4. came across this great sight on some of pioneers of computers and computer gaming. Articles on Bill Budge of pinball construction set, Dan (later Dani) Bunten of MULE and other interesting people are profiles. As well as some insightful articles on the early days of EA, Atari, the LISA and C64 (with a big mention of the TI99). http://www.filfre.net/ PS. some of his older post go over how to play some of the classic games. well worth a read.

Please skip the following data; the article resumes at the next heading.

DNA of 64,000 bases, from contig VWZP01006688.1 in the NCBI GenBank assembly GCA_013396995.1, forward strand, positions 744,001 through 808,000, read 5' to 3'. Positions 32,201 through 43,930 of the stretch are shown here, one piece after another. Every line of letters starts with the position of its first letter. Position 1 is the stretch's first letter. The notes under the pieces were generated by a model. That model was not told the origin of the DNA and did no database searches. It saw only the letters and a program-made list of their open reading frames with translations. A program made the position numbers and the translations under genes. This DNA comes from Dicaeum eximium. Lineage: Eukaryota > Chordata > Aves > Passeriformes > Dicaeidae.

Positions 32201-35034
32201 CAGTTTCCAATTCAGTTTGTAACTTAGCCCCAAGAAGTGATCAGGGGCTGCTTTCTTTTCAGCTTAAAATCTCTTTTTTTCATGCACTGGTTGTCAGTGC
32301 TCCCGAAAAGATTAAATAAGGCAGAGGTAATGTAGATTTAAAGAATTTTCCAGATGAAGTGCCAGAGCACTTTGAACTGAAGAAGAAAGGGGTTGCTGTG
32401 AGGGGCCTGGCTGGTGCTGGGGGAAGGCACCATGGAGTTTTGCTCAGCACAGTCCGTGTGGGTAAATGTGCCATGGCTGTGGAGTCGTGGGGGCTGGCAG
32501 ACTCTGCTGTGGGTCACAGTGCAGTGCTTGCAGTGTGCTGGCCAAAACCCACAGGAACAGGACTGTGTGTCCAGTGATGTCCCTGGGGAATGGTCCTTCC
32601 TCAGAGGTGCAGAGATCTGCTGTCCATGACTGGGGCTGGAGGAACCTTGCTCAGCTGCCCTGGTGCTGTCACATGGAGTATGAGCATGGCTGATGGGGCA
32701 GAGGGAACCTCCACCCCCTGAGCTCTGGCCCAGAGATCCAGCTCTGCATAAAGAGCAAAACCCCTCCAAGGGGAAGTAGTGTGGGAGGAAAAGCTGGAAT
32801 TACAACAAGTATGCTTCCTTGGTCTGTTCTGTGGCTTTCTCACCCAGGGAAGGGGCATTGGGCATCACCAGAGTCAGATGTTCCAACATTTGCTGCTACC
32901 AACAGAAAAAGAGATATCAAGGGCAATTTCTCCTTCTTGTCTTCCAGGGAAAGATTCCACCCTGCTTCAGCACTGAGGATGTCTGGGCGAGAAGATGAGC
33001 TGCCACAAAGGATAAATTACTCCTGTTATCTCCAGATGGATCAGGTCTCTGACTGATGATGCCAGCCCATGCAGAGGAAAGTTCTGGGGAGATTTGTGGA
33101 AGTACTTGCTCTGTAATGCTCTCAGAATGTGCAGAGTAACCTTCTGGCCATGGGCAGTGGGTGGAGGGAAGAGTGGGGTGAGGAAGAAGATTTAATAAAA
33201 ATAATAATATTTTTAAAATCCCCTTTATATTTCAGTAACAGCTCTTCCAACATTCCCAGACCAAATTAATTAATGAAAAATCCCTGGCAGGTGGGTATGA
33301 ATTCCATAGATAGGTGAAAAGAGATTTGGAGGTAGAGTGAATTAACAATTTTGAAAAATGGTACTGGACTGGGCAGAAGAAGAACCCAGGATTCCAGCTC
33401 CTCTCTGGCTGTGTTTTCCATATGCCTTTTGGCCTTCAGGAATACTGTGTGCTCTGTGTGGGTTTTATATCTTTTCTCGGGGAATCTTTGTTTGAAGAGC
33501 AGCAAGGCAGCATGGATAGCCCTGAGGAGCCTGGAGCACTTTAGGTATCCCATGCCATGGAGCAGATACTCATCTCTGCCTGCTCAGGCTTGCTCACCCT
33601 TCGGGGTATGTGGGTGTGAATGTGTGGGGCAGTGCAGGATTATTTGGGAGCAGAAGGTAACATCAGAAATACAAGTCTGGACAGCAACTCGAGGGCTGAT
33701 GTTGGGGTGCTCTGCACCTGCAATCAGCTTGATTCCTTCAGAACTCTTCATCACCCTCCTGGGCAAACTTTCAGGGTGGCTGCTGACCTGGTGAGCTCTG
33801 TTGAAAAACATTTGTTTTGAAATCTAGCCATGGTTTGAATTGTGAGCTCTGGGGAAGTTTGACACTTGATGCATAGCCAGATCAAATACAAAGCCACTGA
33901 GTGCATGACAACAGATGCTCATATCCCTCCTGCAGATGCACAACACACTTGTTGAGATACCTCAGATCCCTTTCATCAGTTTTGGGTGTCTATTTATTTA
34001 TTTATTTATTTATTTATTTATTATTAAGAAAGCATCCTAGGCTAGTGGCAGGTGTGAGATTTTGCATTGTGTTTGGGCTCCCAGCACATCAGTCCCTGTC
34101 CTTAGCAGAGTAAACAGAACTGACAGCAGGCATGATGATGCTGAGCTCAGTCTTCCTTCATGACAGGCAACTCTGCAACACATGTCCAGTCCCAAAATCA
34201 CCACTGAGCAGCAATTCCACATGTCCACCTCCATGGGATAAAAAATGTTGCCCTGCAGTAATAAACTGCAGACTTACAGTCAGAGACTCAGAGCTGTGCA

5. I've got it up on kickstarter leading towards the onespark event here in jacksonville, where it is also registered. check it out at www.theimagic.com thoughts and input welcome!